One lesson which has emerged from the years of trials – often inadvertently hilarious – is that success depends strongly on the judges. If the judge allows the chat-bot to take the lead and steer the conversation, a good impression is liely to be possible; but judges who try to make things difficult for the computer never fail. So how do you go about tripping up a chat-bot?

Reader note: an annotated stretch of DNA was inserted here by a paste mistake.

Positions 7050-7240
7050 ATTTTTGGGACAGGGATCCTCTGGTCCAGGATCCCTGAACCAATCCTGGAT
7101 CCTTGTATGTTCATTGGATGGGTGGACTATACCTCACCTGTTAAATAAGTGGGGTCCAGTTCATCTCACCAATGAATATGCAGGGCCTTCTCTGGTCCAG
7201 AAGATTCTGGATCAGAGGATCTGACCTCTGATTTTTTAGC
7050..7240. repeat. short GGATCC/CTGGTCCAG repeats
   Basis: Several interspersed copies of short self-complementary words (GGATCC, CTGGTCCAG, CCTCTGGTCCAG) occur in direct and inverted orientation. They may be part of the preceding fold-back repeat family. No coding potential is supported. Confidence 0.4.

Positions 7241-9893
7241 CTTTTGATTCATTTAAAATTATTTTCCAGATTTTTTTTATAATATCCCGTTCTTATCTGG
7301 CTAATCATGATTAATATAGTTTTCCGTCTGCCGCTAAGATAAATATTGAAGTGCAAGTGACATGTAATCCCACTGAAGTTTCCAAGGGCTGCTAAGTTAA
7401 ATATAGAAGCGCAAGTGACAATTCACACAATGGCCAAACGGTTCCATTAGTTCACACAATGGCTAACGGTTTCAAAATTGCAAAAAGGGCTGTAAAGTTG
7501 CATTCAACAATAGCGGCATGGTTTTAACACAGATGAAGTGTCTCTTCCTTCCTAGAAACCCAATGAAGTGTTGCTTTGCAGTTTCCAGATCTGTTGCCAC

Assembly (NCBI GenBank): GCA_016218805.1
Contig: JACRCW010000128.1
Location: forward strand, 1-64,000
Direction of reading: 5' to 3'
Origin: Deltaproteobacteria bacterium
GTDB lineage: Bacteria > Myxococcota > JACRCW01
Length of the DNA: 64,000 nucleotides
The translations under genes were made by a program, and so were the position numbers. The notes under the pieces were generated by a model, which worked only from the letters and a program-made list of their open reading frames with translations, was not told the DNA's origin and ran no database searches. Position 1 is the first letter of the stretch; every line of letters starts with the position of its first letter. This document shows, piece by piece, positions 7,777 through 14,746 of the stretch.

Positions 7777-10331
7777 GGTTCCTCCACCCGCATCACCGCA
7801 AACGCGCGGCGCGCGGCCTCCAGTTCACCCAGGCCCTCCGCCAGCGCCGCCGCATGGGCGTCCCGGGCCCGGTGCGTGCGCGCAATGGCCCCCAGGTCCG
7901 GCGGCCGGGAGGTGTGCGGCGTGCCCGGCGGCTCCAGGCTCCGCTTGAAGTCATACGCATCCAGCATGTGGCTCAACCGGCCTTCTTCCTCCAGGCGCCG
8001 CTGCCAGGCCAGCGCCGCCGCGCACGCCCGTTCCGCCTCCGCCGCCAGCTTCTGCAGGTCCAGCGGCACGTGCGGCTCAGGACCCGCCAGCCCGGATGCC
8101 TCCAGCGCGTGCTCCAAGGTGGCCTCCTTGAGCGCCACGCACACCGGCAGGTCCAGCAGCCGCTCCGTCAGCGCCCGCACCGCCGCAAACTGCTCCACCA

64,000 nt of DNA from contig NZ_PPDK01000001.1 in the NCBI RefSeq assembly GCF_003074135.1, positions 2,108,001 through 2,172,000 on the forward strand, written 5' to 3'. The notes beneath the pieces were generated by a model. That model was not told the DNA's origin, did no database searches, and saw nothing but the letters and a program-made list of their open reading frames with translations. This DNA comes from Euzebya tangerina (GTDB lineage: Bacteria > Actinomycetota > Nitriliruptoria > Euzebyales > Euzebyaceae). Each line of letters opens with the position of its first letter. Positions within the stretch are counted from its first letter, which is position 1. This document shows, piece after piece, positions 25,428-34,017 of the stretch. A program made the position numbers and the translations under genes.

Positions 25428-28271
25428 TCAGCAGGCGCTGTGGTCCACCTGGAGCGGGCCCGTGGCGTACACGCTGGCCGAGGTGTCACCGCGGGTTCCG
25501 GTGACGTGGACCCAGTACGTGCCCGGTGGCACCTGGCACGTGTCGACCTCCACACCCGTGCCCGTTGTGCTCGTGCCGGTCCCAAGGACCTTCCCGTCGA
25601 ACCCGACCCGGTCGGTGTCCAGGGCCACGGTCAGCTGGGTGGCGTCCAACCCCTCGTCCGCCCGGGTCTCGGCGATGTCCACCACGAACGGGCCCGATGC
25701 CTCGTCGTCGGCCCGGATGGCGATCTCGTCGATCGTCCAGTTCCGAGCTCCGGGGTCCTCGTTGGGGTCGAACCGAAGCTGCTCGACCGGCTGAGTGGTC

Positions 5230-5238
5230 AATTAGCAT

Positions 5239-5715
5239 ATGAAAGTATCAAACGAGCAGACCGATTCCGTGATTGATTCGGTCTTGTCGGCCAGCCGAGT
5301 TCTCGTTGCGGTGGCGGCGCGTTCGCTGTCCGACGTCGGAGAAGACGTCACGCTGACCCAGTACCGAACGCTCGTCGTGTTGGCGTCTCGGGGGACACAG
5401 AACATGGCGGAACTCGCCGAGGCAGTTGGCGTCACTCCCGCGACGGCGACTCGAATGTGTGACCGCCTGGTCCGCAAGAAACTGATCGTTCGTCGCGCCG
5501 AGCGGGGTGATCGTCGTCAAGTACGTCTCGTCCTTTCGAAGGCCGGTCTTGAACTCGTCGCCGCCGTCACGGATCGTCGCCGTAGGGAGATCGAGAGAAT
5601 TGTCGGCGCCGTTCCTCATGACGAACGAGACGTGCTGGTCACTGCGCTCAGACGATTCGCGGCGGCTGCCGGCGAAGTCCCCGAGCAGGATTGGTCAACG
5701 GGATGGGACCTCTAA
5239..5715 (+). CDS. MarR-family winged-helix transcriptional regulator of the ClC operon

Well, we could try testing its general knowledge. Human beings have a vast repository of facts, which even the largest computer finds it difficult to match. One problem with this approach is that human beings cannot be relied on to know anything in particular – not knowing the year of the battle of Hastings, for example, does not prove that you’re not human. The second problem is that computers have been getting much better at this. Some clever chat-bots these days are permanently accessible online; they save the inputs made by casual visitors and later discreetly feed them back to another subject, noting the response for future use. Over time they accumulate a large database of what humans say in these circumstances and what other humans say in response. The really clever part of this strategy is that not only does it provide good responses, it means your database is automatically weighted towards the most likely topics and queries. It turns out that human beings are fairly predictable, and so the chat-bot can come back with responses that are sometimes eerily good, embodying human-style jokes, finishing quotations, apparently picking up web-culture references, and so on.